Quantum Bayesian Networks

April 29, 2017

Miss Quantum Computing, may I introduce to you Miss Bayesian Hierarchical Models and Miss MCMC?

Filed under: Uncategorized — rrtucci @ 5:49 pm

Warning: Intense talk about computer software ahead. If you are a theoretical computer scientist, you better stop reading this now. Your weak constitution probably can’t take it.

When you enter the nerd paradise and secret garden that is Bayesforge.com (a free service on the Amazon cloud), you will see one folder named “Classical” and another named “Quantum”. Here is a screenshot of this taken from Henning Dekant’s excellent post in Linkedin

The “Quantum” folder contains some major open source quantum computing programs: Quantum Fog, Qubiter, IBM-QisKit (aka kiss-kit), QuTip, DWave, ProjectQ, Rigetti

The “Classical” folder contains some major Bayesian analysis open source programs: Marco Scutari’s bnlearn (R), Kevin Murphy’s BNT (Octave/matlab), OpenPNL (C++/matlab), PyMC, PyStan.

The idea is to promote cross fertilization between “Quantum” and “Classical” Bayesian statisticians.

Today I want to talk mostly about PyMC and PyStan. PyMC and PyStan deal with “Hierarchical Models” (Hmods). The other programs in the “Classical” folder deal with “Bayesian Networks”(Bnets).

Bnets and Hmods are almost the same thing. The community of people working on Bnets has Judea Pearl as one of its distinguished leaders. The community of people working on Hmods has Andrew Gelman as one of its distinguished leaders. You might know Gelman (Prof. at Columbia U.) from his great blog “Statistical Modeling, Causal Inference, and Social Science” or from one of his many books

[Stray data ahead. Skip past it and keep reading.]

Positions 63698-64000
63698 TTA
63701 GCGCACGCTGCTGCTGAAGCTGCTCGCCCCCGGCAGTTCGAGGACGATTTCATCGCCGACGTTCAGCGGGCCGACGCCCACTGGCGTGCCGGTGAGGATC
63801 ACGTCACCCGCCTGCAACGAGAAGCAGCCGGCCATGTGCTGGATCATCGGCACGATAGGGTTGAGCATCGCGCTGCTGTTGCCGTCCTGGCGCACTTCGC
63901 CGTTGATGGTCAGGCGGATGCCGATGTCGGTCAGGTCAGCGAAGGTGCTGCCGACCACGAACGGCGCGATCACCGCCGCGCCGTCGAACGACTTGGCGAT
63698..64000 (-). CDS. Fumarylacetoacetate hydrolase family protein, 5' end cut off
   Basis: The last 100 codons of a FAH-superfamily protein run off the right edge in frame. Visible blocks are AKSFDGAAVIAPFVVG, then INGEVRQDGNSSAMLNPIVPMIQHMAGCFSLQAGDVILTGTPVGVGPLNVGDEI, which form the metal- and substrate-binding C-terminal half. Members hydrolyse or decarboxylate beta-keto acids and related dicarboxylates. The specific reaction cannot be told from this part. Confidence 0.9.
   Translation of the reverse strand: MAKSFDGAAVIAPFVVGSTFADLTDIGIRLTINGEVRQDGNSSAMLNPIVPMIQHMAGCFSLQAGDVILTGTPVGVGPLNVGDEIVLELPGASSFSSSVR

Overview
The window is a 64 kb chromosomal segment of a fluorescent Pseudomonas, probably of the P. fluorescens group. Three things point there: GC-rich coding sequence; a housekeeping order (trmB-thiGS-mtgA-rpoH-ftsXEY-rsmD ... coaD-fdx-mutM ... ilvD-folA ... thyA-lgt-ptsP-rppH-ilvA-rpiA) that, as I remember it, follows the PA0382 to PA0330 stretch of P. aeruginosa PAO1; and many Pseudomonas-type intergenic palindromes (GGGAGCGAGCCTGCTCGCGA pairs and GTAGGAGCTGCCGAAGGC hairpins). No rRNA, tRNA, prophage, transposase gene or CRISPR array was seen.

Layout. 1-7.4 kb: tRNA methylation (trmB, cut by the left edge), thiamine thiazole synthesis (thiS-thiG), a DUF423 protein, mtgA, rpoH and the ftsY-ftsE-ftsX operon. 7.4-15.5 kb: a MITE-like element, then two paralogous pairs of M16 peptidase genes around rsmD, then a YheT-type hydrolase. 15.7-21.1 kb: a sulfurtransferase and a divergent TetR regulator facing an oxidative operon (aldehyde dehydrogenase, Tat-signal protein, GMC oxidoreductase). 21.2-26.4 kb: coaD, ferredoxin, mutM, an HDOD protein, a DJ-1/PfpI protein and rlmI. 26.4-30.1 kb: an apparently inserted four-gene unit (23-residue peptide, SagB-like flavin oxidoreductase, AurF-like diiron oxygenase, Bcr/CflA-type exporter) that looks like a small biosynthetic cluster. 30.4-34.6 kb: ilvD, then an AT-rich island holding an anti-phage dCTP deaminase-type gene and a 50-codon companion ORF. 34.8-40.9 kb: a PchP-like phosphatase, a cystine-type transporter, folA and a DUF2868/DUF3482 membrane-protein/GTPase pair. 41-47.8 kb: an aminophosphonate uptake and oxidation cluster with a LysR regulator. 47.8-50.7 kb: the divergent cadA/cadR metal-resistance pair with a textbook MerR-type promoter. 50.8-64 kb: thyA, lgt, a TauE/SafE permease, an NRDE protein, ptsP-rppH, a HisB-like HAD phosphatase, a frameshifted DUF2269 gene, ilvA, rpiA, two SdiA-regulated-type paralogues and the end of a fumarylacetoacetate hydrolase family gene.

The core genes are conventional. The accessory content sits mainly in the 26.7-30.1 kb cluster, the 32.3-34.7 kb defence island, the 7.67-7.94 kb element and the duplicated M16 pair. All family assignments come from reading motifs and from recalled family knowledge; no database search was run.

Both PyStan and PyMC do MCMC (Markov Chain Monte Carlo) for Hmods. They are sort of competitors but also complementary.

PyStan (its GitHub repo here) is a Python wrapper of a computer program written in C++ called Stan. According to Wikipedia, “Stan is named in honour of Stanislaw Ulam, pioneer of the Monte Carlo method.” Prof. Gelman is one of the fathers of Stan (I mean the program, of course).

PyMC comes in 2 incompatible versions: 2.X and 3.X. Version 3 is more advanced and intends to replace Ver 2. PyMC2’s best sampler is a Metropolis-Hastings (MH) sampler. PyMC3 contains an MH sampler, but it also contains the “No U turns” or “NUTS” sampler that is supposed to be much faster than MH for large networks. Currently, Bayesforge contains only PyMC2, but the next version will contain both PyMC2 and PyMC3. As an added bonus, PyMC3 comes with Theano, one of the leading deep neural networks frameworks.

Check out this really cool course:

Sta-663 “Statistical Programming” , available at GitHub, taught at Duke U. by Prof. Chi Wei Cliburn Chan.

This wonderful course has some nice jupyter notebooks illustrating the use of PyMC2, PyMC3 and PyStan. Plus it contains discussions of many other statistical programmimg topics. I love it. It has a similar philosophy to BayesForge, namely to do statistical programming with jupyter notebooks because they are great for communicating your ideas to others and allow you to combine seamlessly various languages like Python, R, Octave, etc

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